They say everyone is a reporter in the age of social media, and now The New York Stock Exchange is joining the fray. In what may be a first for an exchange, the NYSE recently unveiled an online newsroom that offers a mix of breaking news, folksy company profiles, and the ability for readers to share and endorse content via social media. The content is also optimized for consumption on mobile and tablet. In short, NYSE has gone full-scale into the content business.
“We wanted to create a larger stage that would offer the companies we profile a more digitally savvy, socially designed platform,” says Marisa Ricciardi, CMO, NYSE Euronext. Ricciardi says the new platform not only promotes NYSE as an innovative, forward-looking brand, but also helps promote the listing companies – both current and potential – whose stories it seeks to tell.
The 225-year old equities exchange was already providing such storytelling via NYSE, a glossy print publication that appears three times a year and has about 65,000 readers. The magazine is distributed to executives at publicly traded companies, private equity and venture capital firms, as well as selected airport and business lounges. About two years ago, NYSE began using its main website to offer story updates more frequently than the print pub could offer. But that wasn’t quite enough in the age of social media, hence the decision to launch a dedicated online platform NYSE calls The Big Stage.
The site, Ricciardi says, “provides users with an opportunity to experience that content when and where they choose. It is less about speaking to them and more about engaging with the audience.”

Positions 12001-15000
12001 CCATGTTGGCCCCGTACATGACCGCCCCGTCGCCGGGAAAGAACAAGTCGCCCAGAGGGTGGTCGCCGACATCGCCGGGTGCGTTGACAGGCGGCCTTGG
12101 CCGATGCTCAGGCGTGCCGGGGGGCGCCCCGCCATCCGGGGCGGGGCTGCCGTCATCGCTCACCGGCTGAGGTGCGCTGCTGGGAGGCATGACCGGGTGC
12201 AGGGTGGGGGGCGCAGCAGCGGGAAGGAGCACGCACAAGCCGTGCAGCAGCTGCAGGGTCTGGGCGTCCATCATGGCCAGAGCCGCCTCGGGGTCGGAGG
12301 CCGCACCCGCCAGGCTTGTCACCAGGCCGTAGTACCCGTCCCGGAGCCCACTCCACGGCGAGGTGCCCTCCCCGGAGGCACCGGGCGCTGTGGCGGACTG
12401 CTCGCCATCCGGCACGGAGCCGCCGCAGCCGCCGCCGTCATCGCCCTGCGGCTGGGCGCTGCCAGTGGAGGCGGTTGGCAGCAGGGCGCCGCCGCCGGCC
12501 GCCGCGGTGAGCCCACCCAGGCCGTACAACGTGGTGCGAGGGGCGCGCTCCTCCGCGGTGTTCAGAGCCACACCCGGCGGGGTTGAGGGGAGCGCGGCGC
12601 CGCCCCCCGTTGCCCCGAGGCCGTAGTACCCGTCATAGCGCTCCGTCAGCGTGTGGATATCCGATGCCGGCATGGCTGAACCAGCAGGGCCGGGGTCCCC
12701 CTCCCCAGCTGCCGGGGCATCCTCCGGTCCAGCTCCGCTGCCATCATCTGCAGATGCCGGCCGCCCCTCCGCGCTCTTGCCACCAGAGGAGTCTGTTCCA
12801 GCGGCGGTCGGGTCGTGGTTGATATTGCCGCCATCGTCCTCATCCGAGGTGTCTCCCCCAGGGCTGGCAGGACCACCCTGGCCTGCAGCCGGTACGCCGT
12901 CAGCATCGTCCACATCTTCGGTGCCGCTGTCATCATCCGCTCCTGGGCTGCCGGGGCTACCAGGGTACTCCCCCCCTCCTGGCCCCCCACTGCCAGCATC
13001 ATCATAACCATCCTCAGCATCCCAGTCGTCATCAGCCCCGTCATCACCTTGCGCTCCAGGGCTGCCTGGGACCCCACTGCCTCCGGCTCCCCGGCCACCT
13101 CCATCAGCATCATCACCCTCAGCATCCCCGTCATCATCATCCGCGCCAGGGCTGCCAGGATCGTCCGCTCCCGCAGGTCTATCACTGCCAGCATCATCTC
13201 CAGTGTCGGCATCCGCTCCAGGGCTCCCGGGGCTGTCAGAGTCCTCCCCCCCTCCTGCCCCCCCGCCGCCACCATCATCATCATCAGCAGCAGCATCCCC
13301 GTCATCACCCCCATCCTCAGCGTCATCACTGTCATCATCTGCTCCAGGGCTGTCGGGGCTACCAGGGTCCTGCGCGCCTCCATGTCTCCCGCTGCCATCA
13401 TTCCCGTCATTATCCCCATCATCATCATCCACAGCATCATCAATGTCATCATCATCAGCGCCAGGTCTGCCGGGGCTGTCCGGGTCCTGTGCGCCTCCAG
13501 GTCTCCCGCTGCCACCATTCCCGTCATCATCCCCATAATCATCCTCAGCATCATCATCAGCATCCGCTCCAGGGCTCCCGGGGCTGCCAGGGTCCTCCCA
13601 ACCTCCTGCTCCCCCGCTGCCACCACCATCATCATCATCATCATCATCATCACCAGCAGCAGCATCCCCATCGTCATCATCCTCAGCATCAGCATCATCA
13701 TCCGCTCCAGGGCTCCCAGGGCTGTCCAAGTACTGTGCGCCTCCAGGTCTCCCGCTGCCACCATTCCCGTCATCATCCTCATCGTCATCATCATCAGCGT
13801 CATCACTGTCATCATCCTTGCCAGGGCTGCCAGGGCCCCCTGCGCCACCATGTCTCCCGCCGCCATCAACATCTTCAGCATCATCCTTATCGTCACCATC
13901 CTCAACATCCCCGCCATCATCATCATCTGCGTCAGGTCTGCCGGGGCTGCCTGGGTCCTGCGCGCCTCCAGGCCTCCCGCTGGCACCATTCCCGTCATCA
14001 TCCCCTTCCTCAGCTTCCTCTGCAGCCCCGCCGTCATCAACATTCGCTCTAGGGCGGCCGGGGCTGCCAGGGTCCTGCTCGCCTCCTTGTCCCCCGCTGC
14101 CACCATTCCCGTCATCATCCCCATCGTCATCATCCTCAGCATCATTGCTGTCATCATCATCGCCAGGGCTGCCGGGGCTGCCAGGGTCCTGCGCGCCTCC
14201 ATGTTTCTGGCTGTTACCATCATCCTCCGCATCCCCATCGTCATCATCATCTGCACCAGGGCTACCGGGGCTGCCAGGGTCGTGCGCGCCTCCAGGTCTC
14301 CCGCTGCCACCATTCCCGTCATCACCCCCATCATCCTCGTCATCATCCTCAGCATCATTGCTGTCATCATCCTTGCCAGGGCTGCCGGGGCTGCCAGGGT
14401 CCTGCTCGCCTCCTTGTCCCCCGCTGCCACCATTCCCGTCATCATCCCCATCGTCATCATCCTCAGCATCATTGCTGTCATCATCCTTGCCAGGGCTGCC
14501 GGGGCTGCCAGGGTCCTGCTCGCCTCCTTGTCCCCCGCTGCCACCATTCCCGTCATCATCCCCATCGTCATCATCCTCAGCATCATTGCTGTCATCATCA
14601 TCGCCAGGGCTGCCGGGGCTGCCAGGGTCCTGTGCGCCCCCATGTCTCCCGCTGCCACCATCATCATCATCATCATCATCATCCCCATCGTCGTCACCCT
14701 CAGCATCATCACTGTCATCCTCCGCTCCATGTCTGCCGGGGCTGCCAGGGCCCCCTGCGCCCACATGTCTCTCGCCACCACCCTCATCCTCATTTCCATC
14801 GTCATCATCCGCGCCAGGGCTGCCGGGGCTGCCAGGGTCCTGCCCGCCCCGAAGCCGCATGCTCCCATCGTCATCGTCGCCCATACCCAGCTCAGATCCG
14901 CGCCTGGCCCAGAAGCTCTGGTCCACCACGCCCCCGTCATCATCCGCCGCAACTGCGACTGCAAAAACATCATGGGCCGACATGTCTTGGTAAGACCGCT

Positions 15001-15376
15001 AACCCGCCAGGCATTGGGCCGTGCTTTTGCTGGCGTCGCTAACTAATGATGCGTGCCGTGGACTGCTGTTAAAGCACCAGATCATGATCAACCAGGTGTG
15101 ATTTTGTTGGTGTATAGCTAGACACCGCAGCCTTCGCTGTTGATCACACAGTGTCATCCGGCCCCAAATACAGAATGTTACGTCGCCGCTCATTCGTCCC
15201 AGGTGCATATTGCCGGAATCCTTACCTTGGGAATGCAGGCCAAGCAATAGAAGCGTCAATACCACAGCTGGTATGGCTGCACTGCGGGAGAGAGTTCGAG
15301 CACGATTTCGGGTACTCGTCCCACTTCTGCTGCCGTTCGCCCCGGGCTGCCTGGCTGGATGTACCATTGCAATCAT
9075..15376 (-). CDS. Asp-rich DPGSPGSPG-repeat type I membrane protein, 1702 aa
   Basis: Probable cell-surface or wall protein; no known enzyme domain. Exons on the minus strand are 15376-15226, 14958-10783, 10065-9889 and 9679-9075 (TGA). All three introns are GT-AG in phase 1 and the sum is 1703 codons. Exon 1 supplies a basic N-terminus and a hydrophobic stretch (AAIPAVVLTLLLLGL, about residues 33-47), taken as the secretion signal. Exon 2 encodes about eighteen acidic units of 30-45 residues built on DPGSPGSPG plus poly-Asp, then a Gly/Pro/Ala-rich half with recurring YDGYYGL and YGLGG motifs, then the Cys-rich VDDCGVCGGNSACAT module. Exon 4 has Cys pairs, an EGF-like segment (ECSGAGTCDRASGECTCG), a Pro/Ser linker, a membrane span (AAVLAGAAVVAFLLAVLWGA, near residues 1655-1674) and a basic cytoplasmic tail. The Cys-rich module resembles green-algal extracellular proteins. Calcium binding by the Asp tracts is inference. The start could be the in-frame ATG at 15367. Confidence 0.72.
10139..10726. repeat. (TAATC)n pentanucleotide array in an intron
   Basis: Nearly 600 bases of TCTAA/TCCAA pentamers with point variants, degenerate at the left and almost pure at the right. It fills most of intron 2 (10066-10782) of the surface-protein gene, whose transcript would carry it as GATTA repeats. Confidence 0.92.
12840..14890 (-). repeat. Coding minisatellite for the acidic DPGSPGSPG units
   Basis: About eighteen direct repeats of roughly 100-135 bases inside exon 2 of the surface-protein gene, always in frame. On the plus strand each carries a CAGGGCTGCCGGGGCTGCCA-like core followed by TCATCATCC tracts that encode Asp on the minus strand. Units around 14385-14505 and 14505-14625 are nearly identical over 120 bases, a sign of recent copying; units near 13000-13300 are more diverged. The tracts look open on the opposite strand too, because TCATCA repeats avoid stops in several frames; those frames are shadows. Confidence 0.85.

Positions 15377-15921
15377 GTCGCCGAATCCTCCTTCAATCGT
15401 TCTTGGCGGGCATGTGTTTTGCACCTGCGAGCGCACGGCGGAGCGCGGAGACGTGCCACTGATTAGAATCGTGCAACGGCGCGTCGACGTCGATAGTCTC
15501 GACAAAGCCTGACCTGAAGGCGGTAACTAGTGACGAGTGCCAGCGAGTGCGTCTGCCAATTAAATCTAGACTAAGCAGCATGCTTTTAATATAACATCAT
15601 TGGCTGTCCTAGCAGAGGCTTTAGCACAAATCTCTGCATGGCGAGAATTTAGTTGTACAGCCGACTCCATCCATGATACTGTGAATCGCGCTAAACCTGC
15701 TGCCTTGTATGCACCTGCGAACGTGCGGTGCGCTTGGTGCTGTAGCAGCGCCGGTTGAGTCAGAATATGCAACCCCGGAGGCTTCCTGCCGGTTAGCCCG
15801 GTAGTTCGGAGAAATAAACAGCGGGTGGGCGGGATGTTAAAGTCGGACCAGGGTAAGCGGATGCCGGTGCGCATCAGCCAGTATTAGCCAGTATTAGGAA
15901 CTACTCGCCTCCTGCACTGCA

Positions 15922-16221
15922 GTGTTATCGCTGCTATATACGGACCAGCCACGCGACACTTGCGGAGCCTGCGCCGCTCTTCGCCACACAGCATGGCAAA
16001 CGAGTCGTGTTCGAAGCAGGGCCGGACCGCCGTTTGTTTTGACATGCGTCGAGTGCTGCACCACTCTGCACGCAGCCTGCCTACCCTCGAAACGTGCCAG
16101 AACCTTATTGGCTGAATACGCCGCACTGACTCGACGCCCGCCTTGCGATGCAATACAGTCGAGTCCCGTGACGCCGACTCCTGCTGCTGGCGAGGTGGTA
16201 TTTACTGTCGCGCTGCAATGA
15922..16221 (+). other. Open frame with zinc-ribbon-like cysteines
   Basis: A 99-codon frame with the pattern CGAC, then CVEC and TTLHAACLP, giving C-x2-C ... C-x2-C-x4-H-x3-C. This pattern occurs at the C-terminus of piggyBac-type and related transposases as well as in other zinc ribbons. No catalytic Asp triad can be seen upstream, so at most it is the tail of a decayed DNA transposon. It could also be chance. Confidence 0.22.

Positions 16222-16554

The editorial on the site is a mix of NYSE’s own marketing content and that of its partners, the branded content arms of The Wall Street Journal and Time Inc. Current content on the site includes an interview with Juan Ramón Alaix, the CEO of veterinary vaccine maker Zoetis Inc.; a Q&A with David Liu, chairman and CEO of the NY-headquartered media and technology company XO Group Inc.; and a series of video interviews conducted by startup guru Guy Kawasaki, interviewing entrepreneurs such as Jeremy Stoppelman, CEO of Yelp.
With users now able to email or share the stories on Twitter, Facebook, and other social media, and NYSE’s ability to track which stories are most popular, the exchange can also decide on-the-fly which stories and headlines to emphasize. “This helps us create future content and give us great feedback,” Ricciardi says.
NYSE’s Twitter channel, which currently has around 245,000 followers, is also being used to promote the new site, as are banner ads placed on selected financial services websites, according to Todd Stanley, executive vice president at Digitas, the agency that is working with NYSE to plan and execute the new site. With the revamp, the banner ads can also be updated in real time to reflect the latest editorial updates.
Digitas has also worked with other brands including Sprint to develop news desk-type offerings, Stanley says, but not every brand has the depth of content needed to fill a site on the scale of NYSE. Still, brands can seek out more modest ways of building the brand’s story via social media. Says Stanley: “The brand as publisher can be a daunting challenge. You need to know your audience and what resources you are capable of delivering. This is a strategy to be sustained, rather than a short-term solution where you try it and walk away.”
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